ALEC Bleeds More Corporate Support
So the beat goes on for the American Legislative Exchange Council.
Responding to public outrage over ALECís driving state legislatures to adopt controversial model legislation, 19 member corporations have withdrawn their support of ALEC.
The latest is big-pharmaís Johnson and Johnson. Others include Wal-Mart, Amazon, Coca-Cola, PepsiCO, Kraft, Wendyís, Mars, Inc., Arizona Public Service, the National Board for Professional Teaching Standards, the National Association of Charter School Authorizers, Kaplan, Procter & Gamble, Yum! Brands, Blue Cross/Blue Shield, Reed Elsevier American, Traffic Solutions, Intuit, the Bill & Melinda Gates Foundation, and a group of five Pennsylvania legislators.
Nationally, there has been greater recognition of the role that ALEC model legislation, drafted by corporation experts for transfer to state legislatures, plays all across America. National media have recognized ALECís fine hand in the Jindal education reform adopted in the most recent legislative session.
Tracking the flow of ALEC cash into Jindalís and Louisiana legislatorsí coffers has been reported in Louisiana Voice.com and elsewhere. However, these revelations are the tip of the iceberg as dollars flow through numerous different non-governmental organizations that serve as conduits for such funding.
There are 52 current and former House members, and 18 current and former Senators affiliated with ALEC. ALECís immediate past national president Noble Ellington, a veteran Louisiana legislator was appointed by Gov. Jindal to a $150,000 job in the Louisiana Department of Insurance (DOE).
Holly Boffy, the newly elected BESE member from Southwest Louisiana, is a paid consultant to the Council of Chief State School Officers. In January, the Louisiana Ethics Commission ruled she could continue as such even though she rules over the Department of Education budget and DOE has ongoing financial relationships with CCSSO. CCSSO received a $9.3 million grant from the Walton Foundation.
American Federation for Children and the Black Alliance for Educational Options (BAEO) were both deeply involved in supporting politicians committed to the education reform. They get cash from the same sources as does ALEC. Wal-Mart, for instance, funneled $5.2 million into New Orleans alone during 2011 and the company, until just recently, was also a big financial player in ALEC.
Corporations, large and small, are likely to continue to bleed away from ALEC support as the buying public recognizes that ALEC is not operating in the public interest.
Both the AFC and BAEO were highly active in the 2011 election of Louisiana Board of Elementary and Secondary Education members. AFC provided over $900,000 to Louisiana and two other states to conduct candidate training and provide financial support. A training session was held at the Baton Rouge Hilton Capitol Hotel where candidates were instructed on campaign tactics and promised checks.
The Alliance for School Choice, Inc., which is new campaigning in Louisiana with robo-calls and a planned direct mail campaign received $1.2 million from Wal-Mart Foundation in 2011. The BAEO took $796,000 to fund its advocacy; and the Louisiana Association of Public Charter Schools was granted $679,202 to advocate for Louisiana charter expansion. The BAEO presently is conducting a state-wide tour promoting the Jindal-ALEC choice options. One of its stops was at New Living Word the highly controversial Ruston school that proposed to accept 315 vouchers when it had space for only 112.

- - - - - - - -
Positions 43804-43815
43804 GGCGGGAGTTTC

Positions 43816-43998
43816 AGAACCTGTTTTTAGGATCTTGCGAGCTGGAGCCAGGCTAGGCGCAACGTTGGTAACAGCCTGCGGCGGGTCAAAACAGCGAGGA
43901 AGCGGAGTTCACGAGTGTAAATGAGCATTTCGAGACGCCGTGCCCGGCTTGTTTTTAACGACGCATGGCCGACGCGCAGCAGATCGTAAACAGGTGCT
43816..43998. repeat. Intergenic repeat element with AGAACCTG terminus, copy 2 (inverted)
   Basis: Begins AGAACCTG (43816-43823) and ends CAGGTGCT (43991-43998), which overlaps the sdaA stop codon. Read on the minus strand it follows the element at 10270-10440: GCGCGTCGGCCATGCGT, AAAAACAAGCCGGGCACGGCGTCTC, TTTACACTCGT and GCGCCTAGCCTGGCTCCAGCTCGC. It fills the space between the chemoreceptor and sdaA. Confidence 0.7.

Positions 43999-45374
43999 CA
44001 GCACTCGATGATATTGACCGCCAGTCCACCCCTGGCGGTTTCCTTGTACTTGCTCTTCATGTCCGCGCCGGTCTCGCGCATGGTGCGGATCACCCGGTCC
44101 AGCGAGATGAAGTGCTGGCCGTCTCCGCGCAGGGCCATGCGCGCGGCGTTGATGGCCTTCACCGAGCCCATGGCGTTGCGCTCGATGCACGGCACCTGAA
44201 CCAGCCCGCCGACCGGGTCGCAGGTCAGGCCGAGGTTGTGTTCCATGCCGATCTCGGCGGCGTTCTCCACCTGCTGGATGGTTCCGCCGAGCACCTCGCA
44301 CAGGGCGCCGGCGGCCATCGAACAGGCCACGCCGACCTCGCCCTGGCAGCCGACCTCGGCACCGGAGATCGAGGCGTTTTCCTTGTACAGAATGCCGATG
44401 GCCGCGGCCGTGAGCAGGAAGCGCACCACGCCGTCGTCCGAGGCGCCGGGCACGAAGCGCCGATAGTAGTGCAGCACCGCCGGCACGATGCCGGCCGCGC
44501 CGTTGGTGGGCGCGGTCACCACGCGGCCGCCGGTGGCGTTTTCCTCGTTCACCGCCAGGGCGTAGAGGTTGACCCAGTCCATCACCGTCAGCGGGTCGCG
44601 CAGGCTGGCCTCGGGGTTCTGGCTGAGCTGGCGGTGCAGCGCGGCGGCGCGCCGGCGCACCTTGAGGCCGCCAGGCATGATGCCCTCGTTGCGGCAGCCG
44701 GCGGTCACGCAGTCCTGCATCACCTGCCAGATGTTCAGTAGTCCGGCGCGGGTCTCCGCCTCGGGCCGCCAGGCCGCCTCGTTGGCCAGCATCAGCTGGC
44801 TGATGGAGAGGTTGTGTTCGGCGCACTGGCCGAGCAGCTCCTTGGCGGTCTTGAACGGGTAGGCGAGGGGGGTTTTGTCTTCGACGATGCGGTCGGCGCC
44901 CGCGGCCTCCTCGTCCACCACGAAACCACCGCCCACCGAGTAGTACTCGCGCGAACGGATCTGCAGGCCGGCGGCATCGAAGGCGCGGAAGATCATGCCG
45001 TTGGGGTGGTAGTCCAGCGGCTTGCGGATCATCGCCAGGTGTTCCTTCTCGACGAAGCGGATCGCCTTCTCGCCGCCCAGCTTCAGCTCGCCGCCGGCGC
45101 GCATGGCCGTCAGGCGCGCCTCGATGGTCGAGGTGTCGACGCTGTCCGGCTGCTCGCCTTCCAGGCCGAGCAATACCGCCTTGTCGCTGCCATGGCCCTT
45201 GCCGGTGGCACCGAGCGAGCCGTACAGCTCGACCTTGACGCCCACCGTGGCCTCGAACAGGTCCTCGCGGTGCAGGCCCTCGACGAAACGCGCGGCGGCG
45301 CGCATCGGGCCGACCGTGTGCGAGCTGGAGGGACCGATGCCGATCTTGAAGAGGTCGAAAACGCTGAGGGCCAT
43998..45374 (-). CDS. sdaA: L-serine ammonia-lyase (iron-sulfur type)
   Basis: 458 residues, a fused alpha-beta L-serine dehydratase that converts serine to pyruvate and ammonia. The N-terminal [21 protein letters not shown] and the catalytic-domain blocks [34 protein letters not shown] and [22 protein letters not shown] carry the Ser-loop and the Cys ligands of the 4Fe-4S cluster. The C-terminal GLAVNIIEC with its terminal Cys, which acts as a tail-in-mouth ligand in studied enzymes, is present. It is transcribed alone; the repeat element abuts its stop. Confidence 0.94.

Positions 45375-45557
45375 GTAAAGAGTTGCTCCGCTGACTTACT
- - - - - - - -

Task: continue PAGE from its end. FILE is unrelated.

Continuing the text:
The American Federation for Children, which now supports a Louisiana branch headed by former state education department executive Rayne Martin, is a member of ALEC. It is represented on the ALEC education task force by a former Wisconsin legislator with a conviction for misuse of public office.
When business groups such as the Louisiana Council for a Better Louisiana, or the local Chamber of Commerce plunge into supportive roles for ALEC model legislation, they too can be viewed as acting contrary to public interest. The dependence of such organizations on small business financial participation and social action renders them vulnerable to the same kind of pressure that the shopping public has exerted to rein in ALEC power.
When business non-governmental organizations such as CABL and the Chamber plow into the capitalist education reform movement in spite of serious cautionary words from the Public Affairs Research Council, the Bureau of Governmental Research, and many local editorial pages, the affront to public interest becomes clear.
One might wonder why most businesses in Louisiana are not among the names of the CABL board of directors, and why there is no fiscal disclosure available on the CABL web site?
As Louisianaís public education stakeholders become increasingly aware of the linkages between the Jindal administration and the ALEC-related purveyors of education reform, some CABL and Chamber business people might begin to react in much the same way that the 19 ALEC drop-outs have.
Countering the growing choke-hold that Jindal and the privatization movement have demonstrated during the last session may be slow in developing. But, as legal challenges mount and public media reflect concerns as appeared in the Advocate editorial page and in Gannett papers across the state, the buying public may begin to ask: "Why am I buying from a business that is so opposed to my personal interests?Ē
The Louisiana small business community which has stood by silently during the ALEC-driven change in education for Louisiana students might consider that change, in a competitive market place, can work in both ways.
LSBA Editorial Consultant